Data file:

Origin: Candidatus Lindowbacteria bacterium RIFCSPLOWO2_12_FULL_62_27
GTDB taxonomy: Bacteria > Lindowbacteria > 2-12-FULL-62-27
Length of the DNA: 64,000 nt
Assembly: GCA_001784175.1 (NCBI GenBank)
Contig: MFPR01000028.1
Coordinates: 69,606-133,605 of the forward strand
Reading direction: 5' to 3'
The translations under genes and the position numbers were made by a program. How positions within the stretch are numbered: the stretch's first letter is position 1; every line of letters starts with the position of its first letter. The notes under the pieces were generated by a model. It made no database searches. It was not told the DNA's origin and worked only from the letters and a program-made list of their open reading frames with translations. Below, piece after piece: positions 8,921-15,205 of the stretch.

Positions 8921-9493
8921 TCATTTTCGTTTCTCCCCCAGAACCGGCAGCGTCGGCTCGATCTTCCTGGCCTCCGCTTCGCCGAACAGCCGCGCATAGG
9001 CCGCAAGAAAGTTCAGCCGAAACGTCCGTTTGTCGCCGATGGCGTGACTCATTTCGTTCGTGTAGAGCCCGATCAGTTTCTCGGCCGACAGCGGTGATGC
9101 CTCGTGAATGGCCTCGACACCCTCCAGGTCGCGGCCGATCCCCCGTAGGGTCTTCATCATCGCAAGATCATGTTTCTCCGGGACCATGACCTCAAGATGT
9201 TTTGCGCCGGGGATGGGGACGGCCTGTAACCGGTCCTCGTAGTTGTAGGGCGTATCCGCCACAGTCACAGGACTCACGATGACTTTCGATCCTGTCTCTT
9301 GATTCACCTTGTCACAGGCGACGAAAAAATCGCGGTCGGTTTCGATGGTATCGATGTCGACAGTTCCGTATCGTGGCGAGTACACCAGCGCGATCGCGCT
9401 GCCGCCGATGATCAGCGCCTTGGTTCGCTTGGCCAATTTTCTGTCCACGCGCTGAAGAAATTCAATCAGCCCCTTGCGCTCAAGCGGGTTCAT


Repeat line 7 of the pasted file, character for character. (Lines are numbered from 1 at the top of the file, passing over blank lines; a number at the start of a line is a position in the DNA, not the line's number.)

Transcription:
Reading direction: 5' to 3'